Dir: James Cullingham
Print Source: James Cullingham
John Fahey was the legendary musician whose guitar playing drew on blues and folk traditions, jazz and experimentalism to create what was described as American primitivism. He made his first recordings with Joe Bussard (the subject of the great documentary Desperate Man Blues) and carved a career that would see him release a string of groundbreaking albums that influenced everybody from The Who’s Pete Townsend to Sonic Youth.
In 1959 Fahey founded Takoma Records – one of the first independent record labels – and hunted down blues legend Bukka White, getting the bluesman into the studio to record an album for the label. Over the following decades he was instrumental in releasing records by the likes of Charlie Patton, the Stanley Brothers and Dock Boggs and many others on his Revenant Records label.
Alongside music, Fahey also painted and wrote, his work appeared on the cover of Sonic Youth’s The Eternal and he won a Grammy for his liner notes for Revenant’s Anthology of American Folk Music.This beautifully shot documentary takes the audience through Fahey’s life and music. What emerges is his powerful commitment to all forms of music and a life dedicated to playing, recording and sharing it. Fahey emerges as something of a sonic visionary and a fan.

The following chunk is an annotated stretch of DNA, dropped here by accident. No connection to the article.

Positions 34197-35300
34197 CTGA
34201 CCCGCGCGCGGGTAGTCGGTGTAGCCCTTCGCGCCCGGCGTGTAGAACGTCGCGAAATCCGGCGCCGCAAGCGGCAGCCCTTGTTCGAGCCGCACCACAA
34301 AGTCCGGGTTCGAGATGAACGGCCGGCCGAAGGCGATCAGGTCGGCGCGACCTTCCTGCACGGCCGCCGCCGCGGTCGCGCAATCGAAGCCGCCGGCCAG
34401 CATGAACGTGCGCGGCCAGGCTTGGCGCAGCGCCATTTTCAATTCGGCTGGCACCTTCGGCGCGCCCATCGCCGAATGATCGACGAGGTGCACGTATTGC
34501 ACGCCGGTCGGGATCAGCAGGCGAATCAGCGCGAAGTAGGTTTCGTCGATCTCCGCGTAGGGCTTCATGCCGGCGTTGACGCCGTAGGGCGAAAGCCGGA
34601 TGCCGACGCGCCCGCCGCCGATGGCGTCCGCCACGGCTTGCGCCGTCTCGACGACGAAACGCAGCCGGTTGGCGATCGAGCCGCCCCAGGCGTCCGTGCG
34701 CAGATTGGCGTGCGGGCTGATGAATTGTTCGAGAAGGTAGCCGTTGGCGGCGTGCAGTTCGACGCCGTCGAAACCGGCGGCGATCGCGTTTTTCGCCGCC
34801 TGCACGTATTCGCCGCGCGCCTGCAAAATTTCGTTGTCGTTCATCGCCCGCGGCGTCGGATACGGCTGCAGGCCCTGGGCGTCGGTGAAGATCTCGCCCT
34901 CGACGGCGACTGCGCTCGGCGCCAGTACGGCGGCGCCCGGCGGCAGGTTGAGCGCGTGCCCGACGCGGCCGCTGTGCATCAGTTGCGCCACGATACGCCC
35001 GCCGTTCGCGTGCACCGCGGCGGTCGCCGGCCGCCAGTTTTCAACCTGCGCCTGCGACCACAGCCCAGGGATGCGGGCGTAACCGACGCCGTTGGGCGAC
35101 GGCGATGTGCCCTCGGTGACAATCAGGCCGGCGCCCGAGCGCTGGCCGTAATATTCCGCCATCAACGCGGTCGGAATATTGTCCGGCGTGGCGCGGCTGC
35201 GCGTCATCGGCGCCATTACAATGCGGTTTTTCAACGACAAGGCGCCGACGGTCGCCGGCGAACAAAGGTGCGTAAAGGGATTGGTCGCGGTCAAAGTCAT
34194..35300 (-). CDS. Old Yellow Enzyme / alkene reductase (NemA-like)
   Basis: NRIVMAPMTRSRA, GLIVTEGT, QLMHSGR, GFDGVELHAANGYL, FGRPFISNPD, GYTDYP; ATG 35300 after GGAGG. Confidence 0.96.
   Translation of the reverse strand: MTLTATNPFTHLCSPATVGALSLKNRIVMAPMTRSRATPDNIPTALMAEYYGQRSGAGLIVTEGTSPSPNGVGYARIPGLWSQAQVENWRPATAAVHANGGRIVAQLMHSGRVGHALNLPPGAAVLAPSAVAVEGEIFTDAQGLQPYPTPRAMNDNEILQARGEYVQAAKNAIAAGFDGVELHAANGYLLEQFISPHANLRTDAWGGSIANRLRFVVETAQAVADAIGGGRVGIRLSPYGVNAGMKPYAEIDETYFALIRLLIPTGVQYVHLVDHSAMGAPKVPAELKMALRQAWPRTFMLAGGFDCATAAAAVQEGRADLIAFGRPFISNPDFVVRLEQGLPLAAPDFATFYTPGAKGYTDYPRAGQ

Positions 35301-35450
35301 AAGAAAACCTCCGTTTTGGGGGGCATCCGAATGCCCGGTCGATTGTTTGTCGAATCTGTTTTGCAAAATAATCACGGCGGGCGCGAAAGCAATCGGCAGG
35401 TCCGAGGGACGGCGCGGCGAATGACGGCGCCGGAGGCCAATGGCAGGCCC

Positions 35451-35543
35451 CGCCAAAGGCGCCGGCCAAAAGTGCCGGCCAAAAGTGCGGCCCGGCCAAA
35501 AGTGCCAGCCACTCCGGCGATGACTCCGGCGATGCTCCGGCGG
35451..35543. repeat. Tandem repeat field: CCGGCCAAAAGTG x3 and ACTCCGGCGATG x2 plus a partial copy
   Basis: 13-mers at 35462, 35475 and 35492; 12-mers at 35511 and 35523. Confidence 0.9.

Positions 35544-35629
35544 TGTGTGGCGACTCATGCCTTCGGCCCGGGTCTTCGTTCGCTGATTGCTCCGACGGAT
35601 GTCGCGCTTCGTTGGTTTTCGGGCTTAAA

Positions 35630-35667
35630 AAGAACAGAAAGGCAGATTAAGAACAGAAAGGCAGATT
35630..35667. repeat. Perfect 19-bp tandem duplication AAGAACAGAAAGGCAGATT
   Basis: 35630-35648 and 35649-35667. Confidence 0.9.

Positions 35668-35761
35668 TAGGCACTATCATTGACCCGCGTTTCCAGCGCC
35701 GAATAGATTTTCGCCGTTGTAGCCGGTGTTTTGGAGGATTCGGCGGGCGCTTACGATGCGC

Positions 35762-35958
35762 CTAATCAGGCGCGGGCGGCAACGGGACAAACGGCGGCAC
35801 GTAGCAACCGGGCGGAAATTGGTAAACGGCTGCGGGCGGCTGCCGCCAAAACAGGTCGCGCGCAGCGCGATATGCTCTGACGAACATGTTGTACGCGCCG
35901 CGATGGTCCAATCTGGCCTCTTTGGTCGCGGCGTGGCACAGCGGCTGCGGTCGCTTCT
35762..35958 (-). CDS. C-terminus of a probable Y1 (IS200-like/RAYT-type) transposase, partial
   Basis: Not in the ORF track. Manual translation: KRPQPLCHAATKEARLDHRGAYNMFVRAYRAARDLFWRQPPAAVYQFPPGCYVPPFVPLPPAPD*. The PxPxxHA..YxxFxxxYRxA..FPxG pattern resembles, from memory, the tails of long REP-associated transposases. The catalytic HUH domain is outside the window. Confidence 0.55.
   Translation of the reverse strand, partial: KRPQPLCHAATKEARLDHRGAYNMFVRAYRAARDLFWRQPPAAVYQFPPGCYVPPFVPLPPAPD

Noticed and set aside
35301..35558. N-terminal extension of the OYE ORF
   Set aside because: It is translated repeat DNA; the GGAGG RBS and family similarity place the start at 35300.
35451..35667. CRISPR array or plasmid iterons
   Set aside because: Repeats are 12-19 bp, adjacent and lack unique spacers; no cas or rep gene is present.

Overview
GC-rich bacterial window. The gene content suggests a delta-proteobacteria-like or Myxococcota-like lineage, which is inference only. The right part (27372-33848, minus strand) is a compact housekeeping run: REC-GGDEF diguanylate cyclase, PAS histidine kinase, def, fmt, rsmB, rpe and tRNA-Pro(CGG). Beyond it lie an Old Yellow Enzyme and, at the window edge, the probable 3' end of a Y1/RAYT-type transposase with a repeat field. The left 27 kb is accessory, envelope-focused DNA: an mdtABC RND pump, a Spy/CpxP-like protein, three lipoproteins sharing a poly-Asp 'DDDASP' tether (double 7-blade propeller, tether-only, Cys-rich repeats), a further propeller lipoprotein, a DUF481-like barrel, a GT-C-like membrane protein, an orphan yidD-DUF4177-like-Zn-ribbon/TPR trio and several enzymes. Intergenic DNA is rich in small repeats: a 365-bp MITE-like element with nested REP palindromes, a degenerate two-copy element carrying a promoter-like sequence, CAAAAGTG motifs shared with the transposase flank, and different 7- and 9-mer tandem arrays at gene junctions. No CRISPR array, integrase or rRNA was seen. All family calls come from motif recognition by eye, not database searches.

Told through archive footage, interviews with colleagues and contemporaries and some astonishing music, the film - named itself after Fahey’s fondness for titling his own records after a mythical figure - offers a fascinating vision of an American great.
Sun 7th, 4:15pm, SX
Sat 13th 8:00pm, C4 Luna
Sun 14th 2:30pm, C4 Luna
The Earth Wins